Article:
Howard S. McDonald served as president of Brigham Young University from 1945 to 1949. Courtesy of Perry Special Collections, UA P 2.While educational background was important, the board of trustees was most interested in the candidates’ attitudes toward the Church. West went out of his way to gather this information for the board of trustees, writing letters to close associates of the candidates and their local Church leaders. Each letter included a variation of the question that West asked President Edward E. Drury Jr. about G. ElRoy Nelson. West wrote, “Do you know this brother, and what can you tell me concerning his attitude and loyalty to the Church, his faith in its doctrines, and his disposition to work in and affiliate with the same?”49 West was confident that he had put together a quality pool of candidates who could strengthen the university spiritually and continue to build it academically. He was surprised when the board decided to appoint Howard S. McDonald—someone who had not been on his list—as the university’s fifth president.

West was not the only person surprised by McDonald’s appointment. McDonald himself wrote in September that “the appointment to this position during the spring term came as a great surprise.”50 McDonald was a graduate of the Utah State Agricultural College and had later attended the University of California, Berkeley. He began his professional career in California, working for the Unified School District in San Francisco for a number of years. In 1944, he returned to Utah to be the superintendent of the Salt Lake City School District. He had been in this position less than a year when he was summoned to a meeting with President J. Reuben Clark Jr. At the meeting, President Clark informed McDonald that “the First Presidency was looking for a man to take the Presidency of Brigham Young University. . . . He asked me to accept the position.”51 McDonald asked for a week to think over the opportunity. He accepted the position on March 12, 1945.

McDonald was selected as president of the university because the board of trustees believed that his background as a stake president “could bring a strong religious emphasis to the school.”52 They also believed that McDonald would be more willing to accept guidance from the board than his predecessors had been. McDonald accepted this responsibility and worked diligently to augment the university’s spirituality.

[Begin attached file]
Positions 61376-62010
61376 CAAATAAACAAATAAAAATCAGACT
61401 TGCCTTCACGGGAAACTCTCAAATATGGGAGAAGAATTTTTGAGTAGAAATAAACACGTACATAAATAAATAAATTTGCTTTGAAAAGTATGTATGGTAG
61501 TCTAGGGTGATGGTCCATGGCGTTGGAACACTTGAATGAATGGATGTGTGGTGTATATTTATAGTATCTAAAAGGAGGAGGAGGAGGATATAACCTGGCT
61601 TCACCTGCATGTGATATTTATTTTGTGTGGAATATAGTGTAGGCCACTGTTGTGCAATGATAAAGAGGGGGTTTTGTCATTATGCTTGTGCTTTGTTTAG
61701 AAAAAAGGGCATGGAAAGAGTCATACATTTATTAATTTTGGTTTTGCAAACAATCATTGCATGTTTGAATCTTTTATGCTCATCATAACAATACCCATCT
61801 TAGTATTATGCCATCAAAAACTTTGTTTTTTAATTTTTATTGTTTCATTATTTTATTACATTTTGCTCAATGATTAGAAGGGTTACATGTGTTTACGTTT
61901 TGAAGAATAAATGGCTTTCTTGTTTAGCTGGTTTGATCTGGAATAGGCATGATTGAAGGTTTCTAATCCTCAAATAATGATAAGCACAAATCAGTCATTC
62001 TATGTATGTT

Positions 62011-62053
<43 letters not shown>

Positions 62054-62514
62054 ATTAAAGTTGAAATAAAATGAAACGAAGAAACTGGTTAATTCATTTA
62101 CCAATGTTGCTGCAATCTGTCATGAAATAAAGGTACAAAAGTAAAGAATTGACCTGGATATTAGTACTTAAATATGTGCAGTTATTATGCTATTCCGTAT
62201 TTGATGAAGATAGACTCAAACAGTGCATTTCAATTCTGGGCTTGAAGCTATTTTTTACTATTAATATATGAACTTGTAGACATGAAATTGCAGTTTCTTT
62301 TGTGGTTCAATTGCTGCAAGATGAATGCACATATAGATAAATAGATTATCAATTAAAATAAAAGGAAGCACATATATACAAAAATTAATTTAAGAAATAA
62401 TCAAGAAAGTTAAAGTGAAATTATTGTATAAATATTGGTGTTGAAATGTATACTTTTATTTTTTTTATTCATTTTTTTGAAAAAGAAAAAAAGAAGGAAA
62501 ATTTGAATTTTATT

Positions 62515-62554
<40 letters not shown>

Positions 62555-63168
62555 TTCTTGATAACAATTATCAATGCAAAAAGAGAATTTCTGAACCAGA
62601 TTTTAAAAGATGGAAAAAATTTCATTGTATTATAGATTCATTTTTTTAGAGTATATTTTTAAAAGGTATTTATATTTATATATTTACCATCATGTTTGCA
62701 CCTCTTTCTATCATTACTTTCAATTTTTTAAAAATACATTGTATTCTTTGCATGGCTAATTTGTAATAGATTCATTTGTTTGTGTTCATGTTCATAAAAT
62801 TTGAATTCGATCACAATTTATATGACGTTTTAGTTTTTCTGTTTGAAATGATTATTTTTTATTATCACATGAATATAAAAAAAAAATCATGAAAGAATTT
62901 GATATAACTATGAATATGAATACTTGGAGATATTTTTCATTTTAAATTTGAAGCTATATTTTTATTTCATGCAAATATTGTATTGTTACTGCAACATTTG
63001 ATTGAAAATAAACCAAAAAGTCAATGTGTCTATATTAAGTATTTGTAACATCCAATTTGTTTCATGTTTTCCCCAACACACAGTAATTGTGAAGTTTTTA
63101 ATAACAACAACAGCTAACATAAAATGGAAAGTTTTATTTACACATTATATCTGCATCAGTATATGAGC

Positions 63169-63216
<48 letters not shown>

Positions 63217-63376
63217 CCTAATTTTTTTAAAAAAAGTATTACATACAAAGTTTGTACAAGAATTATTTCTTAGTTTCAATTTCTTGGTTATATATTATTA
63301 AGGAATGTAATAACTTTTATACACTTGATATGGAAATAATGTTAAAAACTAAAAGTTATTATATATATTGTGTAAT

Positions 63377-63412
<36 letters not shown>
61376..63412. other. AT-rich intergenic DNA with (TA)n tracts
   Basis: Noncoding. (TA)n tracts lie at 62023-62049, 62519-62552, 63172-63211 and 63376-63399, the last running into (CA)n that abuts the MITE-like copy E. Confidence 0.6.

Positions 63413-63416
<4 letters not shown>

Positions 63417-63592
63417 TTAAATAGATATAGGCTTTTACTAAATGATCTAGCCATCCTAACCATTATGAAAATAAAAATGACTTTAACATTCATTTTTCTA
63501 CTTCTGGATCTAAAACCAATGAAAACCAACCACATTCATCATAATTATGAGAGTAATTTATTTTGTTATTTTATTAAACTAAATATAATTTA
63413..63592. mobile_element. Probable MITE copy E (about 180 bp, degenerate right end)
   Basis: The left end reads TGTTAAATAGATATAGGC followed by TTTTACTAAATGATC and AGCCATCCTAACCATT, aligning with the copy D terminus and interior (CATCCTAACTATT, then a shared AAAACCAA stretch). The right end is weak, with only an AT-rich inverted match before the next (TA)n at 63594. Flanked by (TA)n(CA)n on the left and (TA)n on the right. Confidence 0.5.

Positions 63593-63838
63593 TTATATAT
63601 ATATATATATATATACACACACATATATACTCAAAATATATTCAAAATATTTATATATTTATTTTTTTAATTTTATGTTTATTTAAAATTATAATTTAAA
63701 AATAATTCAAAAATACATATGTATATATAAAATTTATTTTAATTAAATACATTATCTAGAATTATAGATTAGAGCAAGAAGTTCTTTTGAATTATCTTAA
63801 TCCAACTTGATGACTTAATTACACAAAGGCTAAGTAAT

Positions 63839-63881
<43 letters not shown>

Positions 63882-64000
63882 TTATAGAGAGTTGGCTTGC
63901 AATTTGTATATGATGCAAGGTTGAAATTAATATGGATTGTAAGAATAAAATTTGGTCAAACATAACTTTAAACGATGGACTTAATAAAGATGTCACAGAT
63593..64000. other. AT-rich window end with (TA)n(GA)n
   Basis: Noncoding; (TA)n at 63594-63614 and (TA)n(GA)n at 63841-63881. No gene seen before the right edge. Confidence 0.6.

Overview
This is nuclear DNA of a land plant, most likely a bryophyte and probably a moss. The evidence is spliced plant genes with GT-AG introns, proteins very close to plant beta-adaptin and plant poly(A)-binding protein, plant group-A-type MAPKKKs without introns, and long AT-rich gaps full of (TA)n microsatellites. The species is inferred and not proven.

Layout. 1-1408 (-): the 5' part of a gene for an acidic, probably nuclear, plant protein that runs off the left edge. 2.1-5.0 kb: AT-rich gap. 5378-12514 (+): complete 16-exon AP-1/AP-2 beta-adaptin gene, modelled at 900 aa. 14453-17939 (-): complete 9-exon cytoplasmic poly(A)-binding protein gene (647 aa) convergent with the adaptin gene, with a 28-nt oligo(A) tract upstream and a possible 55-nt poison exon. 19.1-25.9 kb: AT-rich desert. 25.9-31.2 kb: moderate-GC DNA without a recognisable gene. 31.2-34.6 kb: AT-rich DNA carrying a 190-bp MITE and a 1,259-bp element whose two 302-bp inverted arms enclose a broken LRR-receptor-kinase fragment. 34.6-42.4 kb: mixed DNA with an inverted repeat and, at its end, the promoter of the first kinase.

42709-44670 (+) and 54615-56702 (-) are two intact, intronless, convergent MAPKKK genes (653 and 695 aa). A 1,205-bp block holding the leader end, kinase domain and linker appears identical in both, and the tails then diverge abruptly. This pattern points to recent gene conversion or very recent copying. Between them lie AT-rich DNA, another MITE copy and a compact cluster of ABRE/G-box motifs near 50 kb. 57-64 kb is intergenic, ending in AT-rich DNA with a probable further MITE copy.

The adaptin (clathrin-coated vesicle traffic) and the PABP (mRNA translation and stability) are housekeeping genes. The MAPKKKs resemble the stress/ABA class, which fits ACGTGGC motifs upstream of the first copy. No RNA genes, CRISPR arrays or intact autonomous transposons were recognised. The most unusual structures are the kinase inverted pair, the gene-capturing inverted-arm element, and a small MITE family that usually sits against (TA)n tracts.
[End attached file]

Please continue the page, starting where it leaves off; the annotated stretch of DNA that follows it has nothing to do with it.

Like his predecessors, McDonald felt that academics were important to the university, and he worked to provide students with an excellent education. He wrote to members of the Salt Lake City School District that “my new position as President of Brigham Young University will not take me very far from Salt Lake City and my great ambition will be to train competent teachers for Salt Lake City and other school districts of the state.”53 McDonald also immediately began to work with the board of trustees to develop a building program that would allow the university to accommodate the expected influx of students resulting from the passage of the GI Bill in 1944. On September 12, the board authorized President McDonald to “prepare plans for the growth of the Campus.”54 However, the board was still concerned about the percentage of Church resources being dedicated to the university, and after approving the construction of a science building, they voted in 1947 to “proceed with the construction of the Science Building, doing only the minimum amount of work that would make possible occupancy of the building.”55

While McDonald’s appointment signaled the Church’s commitment to the university’s spiritual emphasis, Church leaders also remained committed to building a strong academic program at the university. They were determined to have an institution that integrated the sacred and the secular in meaningful ways.

Culture and Ethos

McDonald took a number of steps to strengthen the university’s ethos. Understanding the university’s unique mission, he instituted moral worthiness interviews for potential students, proposed that ecclesiastical units of the Church be established on campus, and strongly encouraged students and faculty to attend university devotionals. His actions were a direct response to the vision of the board of trustees.